Even after the artists Weill championed moved on from her gallery, they still revered her. “They were however all very grateful to her in later years,” Gertrude Stein wrote in The Autobiography of Alice B. Toklas (published in 1933, the same year Weill published her memoir). “Practically everybody who later became famous had sold their first little picture to her.”
Weill’s art-historical credentials were impressive, but her fame never reached the level of some of her fellow Parisian dealers. She was instrumental in giving artists their starts, but the tables have since turned so that she’s rarely more than an aside in the biographies of artists like Picasso, Matisse, and Modigliani. Le Morvan first learned of Weill as an anecdote in a Picasso biography, and New York gallerist Julie Saul
(who initiated the idea to mount a Berthe Weill exhibition) read about the dealer in a footnote.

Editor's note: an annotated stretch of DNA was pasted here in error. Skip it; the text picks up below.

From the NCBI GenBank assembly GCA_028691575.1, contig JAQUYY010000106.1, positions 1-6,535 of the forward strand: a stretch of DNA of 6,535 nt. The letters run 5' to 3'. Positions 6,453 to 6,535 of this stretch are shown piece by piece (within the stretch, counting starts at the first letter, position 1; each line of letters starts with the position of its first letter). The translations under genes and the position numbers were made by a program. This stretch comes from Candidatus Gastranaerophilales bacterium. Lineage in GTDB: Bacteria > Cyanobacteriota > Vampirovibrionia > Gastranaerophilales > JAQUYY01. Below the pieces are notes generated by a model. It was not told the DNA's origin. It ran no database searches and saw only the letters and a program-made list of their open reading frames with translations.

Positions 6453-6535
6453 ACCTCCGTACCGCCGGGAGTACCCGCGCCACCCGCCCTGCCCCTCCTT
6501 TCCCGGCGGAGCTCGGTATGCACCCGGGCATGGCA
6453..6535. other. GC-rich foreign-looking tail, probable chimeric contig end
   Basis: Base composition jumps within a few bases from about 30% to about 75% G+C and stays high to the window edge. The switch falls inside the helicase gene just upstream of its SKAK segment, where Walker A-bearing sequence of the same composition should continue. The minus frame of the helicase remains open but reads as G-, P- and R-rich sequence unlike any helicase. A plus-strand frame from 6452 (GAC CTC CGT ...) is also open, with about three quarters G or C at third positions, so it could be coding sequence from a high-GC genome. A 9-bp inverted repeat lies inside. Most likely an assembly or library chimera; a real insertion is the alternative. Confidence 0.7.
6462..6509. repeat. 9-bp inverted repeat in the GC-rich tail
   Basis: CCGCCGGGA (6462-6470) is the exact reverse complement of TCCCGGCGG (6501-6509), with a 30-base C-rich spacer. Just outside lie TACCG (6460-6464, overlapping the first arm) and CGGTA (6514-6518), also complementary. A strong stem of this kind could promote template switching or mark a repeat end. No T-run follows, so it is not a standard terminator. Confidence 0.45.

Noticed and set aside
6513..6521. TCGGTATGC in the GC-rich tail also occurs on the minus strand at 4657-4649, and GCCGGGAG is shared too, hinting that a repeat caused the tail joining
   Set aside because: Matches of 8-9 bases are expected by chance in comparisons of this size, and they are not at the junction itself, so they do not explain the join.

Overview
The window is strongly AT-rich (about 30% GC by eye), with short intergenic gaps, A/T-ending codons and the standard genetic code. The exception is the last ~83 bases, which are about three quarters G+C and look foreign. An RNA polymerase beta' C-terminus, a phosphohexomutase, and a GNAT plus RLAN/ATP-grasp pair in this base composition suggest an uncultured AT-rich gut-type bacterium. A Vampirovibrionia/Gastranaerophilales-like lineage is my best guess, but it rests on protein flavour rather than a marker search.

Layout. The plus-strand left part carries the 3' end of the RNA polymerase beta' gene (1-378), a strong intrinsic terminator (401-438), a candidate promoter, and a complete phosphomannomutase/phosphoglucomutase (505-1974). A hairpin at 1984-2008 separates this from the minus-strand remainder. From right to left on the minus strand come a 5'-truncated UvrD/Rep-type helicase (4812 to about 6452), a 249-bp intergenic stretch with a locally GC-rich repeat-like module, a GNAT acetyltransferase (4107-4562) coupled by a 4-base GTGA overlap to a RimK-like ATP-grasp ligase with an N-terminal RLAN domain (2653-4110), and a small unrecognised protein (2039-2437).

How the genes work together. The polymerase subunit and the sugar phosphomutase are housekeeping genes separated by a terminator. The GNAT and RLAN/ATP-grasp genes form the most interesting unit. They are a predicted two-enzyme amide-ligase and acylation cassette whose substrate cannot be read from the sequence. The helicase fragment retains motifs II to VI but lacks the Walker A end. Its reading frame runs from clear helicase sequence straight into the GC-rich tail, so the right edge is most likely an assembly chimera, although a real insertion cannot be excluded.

“How has she slipped through art history?” asked Parker, amazed that Weill could be overlooked.
“I almost reached the conclusion that it’s somewhat anti-feminist, and it’s somewhat anti-Semitic, and she was poor, and ugly, and short,” said Saul, who also plans to translate Weill’s autobiography into English. “I just think people don’t want to know about her because she wasn’t a big success. She never made a lot of money.”
Weill’s legacy is also obscured by the fact that she left behind few records. There are no stock books or gallery archives, and almost no personal correspondence. Le Morvan has been assembling a Berthe Weill archive for over a decade, even tracking some documents down on eBay.